(**) Good part of these inspired and financed by the Soviets, as we know today.


And thus we come to the center of the essay: the situation in Syria and the "whispering of shoulder sprites" - the ostensibly anti-war left, "slack and malign anti-imperial apologists for authoritarianism and illiberalism" and the militant "superpower imperialists". To start with, let's dispense with the identification of the sprites. I must say that AJA, in my opinion, is mistaken in equaling the sprites that were active during the Cold War with those he criticizes today. At least when blaming the right wing "superpower imperialists" in calling for US intervention in Syria. The polls clearly show that overwhelming majority of Americans are against a strike in Syria, at least a strike as response for the Syrian use of chemical weapons(*) against the rebels. Of all my friends on the Watcher Council, all staunch Republicans, some of Tea Party and some of libertarian bend (or both), not a single one supported such strike, in fact all were against it. The fact that a puny minority of Republicans are the very few who clamor for American intervention doesn't change the evidence: both left and right wings of American political spectrum don't want to see any kind of American involvement in Syria (and, probably, anywhere else outside of US).

This was my main point regarding the "Contest" part of the essay. The minor ones that deserve to be mentioned, are:

  • US indeed shouldn't be alone in the world's involvement with Syria's (and other hot points of the planet) affairs. Of course, when one is saying "shouldn't", the frequently mistranslated and misunderstood “If I am not for myself, who will be for me? If I am only for myself, what am I? And if not now, when?” comes to mind immediately, but this may take us too far away into the realm of "what if".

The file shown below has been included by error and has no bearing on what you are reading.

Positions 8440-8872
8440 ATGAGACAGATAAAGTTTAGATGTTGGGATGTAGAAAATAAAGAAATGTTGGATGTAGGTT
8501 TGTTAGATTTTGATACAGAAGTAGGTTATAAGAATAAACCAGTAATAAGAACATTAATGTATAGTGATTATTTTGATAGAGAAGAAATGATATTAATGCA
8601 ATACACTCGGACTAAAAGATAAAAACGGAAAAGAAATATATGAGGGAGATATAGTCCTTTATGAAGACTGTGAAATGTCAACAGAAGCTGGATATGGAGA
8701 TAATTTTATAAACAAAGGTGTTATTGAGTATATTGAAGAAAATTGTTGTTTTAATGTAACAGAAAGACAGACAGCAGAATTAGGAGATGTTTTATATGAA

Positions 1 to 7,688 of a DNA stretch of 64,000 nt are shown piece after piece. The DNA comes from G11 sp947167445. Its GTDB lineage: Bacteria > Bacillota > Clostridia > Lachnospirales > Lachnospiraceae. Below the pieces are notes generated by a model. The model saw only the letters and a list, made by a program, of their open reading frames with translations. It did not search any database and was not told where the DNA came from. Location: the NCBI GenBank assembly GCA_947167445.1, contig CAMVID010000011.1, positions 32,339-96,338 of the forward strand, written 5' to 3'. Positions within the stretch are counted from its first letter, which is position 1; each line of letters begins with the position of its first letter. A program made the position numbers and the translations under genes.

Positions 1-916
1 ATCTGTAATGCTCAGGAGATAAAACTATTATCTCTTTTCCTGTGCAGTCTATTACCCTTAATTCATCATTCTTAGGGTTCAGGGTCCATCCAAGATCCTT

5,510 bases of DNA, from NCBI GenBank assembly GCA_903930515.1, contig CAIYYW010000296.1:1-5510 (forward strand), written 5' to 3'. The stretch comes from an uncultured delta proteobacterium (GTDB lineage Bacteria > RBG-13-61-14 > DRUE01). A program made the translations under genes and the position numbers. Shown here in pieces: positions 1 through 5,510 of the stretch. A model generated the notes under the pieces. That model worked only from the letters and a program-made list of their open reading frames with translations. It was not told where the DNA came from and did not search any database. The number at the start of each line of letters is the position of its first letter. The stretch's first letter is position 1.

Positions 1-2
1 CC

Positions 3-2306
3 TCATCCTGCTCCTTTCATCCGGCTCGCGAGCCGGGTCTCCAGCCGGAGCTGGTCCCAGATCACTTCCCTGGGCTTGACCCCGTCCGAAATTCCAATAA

• On the other hand, even a mention of that travesty called UN as a possible source of hope for the future is bad form, in my (granted, acerbic) opinion. One shouldn't resort to it, even for the sake of wishful thinking.
  • As for the tendentious reporting of the Syria's strife - I can only offer as counter-argument the work done by Terry Glavin, such as this article (but there is much more he has written on the subject, if one really cares to look it up).
  • So the only bitter alternative for now remains: the world will continue to do nothing in face of multiple ongoing atrocities. Understood and accepted, if not agreed.
  • "It is folly to pretend the United States can manage the volatile historic, which is not to say necessarily beneficial, upheaval sweeping the Arab and Muslim worlds in the Levant and North Africa." True, US cannot and shouldn't. And "who will then?" remains a whispered question.
For now we can only agree that Syria is another lost case and lost cause and that these people won the day.

And whether AJA agrees with this or not, the words of Anne Applebaum are a fitting epitaph to the saga:
Two decades ago as well as today, the source of the problem is the same: The president of the United States wishes to represent things — justice, fairness, international norms — that he cannot, or will not, or doesn’t know how to defend in practice. In the future, it would be far more just, and far less cruel, for the president, and the rest of us, simply to say nothing at all.
(*) I can't avoid mentioning again that the whole business of "punishing" the Syria's leaders for use of chemical weaponry was a great red herring, created by the POTUS - deliberately or accidentally is another matter. Suffice to say that the herring worked exceedingly well, turning the discussion from the 120,000 or more Syrian citizen killed to the relatively puny and artificial issue of chemical warfare. And even the much trumpeted clean-up of Syria's chemical arsenal may very well appear to be a big lie.

Imperial America and its alternative

Back to my feeling of foreboding. I do hear from an increasing number of Americans that, as a whole, the nation got tired of policing the world and that this is quite the time to get up, get home and focus on own business, instead of sending the sons and daughters in the harm's way whenever this or another strongman starts killing off his people or his neighbors. As AJA himself says, in his earlier work: